Miscarriages are incredibly common.
You’d be forgiven for not knowing that, because our world has built a stigma of silence around pregnancy loss. Societal norms would have you believe that pregnant women are perfect and polite. That they should not speak of the natural workings of their bodies, and their wombs that grow human life.
But it’s true. About 15 to 25 percent of recognized pregnancies end in miscarriage. As many as half of all pregnancies end in a miscarriage. Some of those are chemical pregnancies, where a miscarriage occurs before a woman even knows she is pregnant and symptoms can be mistaken for a period.
I’ve never had a miscarriage. Many of my friends and family members have, but I’ve never asked them about what they went through.
I’ve learned there’s no excuse for that. We have to talk about miscarriages. Because when someone goes through it, they feel so alone. And, given the statistics, they are anything but.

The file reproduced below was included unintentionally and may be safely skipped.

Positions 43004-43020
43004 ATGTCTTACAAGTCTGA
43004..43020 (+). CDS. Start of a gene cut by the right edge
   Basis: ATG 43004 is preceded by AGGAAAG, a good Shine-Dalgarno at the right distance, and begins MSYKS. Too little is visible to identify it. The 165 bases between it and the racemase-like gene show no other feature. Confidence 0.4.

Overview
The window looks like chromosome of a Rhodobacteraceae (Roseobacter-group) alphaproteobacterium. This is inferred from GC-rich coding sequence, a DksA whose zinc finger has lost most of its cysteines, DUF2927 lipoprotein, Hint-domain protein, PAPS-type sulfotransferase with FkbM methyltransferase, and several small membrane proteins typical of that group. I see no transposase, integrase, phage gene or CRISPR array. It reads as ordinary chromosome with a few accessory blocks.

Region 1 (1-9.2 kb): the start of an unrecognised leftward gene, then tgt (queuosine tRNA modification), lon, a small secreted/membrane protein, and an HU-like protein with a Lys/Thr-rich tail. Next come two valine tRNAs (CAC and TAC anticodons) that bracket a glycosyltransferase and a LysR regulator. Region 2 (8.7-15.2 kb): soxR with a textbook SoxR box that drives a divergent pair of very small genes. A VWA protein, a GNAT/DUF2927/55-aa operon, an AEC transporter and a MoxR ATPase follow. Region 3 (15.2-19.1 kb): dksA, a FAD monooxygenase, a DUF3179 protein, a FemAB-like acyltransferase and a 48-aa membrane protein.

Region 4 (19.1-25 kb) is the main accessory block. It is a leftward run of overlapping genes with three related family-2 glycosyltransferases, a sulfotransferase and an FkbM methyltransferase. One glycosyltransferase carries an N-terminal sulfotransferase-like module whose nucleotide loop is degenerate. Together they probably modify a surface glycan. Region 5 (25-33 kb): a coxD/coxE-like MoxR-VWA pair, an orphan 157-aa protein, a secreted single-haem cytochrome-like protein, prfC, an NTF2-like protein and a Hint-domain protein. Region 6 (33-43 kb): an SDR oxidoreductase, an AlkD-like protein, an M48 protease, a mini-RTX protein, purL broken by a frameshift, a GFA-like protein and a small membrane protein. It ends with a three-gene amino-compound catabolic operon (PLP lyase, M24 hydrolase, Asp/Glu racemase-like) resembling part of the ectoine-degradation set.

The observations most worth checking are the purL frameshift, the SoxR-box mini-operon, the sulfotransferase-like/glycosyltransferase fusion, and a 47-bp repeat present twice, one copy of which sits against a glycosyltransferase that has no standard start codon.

A close friend of mine recently lost two babies and invited me to share her story.
It began on a Thursday in July, when she found out about her first miscarriage. On Tuesday, she was bleeding, felt the concern in her gut, and took herself to the ER.
There, they tested her blood to measure HCG, a pregnancy hormone, and told her she had to come back in three days to get tested again to see if her HCG levels had come down. Three big, whole days. That’s how long she waited to hear her baby had died.
She found out about her second miscarriage during the long stretch of a Minnesota winter. She went in for her 10-week checkup. It was Christmastime. Her midwife couldn’t find the heartbeat. “No worries!” Cue happy, encouraging smiles. “The baby is just three days too small.”
When they eventually found the heartbeat, she went home.
For the 14- to 15-week appointment, the same thing happened. “Hmmm, let’s just keep looking.” Cue movements, rushed a little. “I’m so sorry. I can’t find the heartbeat.”